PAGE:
“Thank you. Thank you for your help that night.” My voice strained with more emotion than I'd expected.
He shook his head and continued staring with wide eyes. “Come with me.”
Walking to the next ring, he patted on the canvas. “Gage. Dexter. Look who decided to show up.”
The two shirtless men in the ring paused and swept their gazes across me.
One was young and lean with trim muscles and definition. His clear, pale eyes stood out against his light brown skin. His smile was friendly as he scanned me, but I only spared a second to look at him.
The other man was large and cut, a head taller than the boy in the ring with him. The dark ink of his tattoos stood out on his tan skin, several spotting his right arm and ribs. But when his cool blue eyes met mine, they squeezed the air from my lungs and sucked the warmth from my body.
The younger guy jumped over the ropes and hopped off the canvas, landing in front of me, effectively pulling my gaze from the other.
“Hey, I’m Dexter.” He pulled a glove off his hand and tossed it back in the ring, and then looked me over once more. “Wait a minute, are you–You are, aren’t you?”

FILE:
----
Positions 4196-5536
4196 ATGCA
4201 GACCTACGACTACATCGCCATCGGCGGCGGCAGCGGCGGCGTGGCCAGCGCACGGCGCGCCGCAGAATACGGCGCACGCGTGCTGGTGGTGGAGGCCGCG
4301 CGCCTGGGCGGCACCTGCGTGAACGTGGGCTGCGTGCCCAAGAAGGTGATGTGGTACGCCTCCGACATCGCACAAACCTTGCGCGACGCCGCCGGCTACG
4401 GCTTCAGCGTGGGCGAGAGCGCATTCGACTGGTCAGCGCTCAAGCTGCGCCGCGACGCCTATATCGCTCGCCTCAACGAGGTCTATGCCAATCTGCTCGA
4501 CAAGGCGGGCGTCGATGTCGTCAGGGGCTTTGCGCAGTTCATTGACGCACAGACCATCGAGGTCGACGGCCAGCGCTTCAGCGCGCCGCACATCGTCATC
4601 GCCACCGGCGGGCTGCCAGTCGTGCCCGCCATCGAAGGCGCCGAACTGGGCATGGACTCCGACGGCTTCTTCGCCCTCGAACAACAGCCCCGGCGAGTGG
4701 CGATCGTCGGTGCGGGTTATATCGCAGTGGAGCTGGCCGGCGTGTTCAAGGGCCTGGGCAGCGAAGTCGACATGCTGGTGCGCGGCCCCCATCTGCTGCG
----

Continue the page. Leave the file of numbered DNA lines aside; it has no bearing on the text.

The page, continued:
Before I knew what was happening, he was hugging me. “How are you?” He held me at arm’s length, and then squeezed me close again. “Man, I’m glad to see you.”
Wide eyed with shock, I stepped out of his grasp.
“Calm down, Dex, you’re scaring the girl.” The deep voice stopped Dexter from hugging me again.
The man in the ring climbed out of the ropes. My nerves pulsed the closer he got, urging me to flee. His mere presence overwhelmed me, more than the other boy’s over eager greeting.
“Hi, I’m Gage Lawson.” He nodded his head to me.
My heart raced, making up for the beats it skipped at the sound of his voice.
I didn’t recognize either of them from that night, but I assumed the younger one was the nervous guy in shorts. I don’t know why I couldn’t place Gage; he didn’t seem like the type you would forget.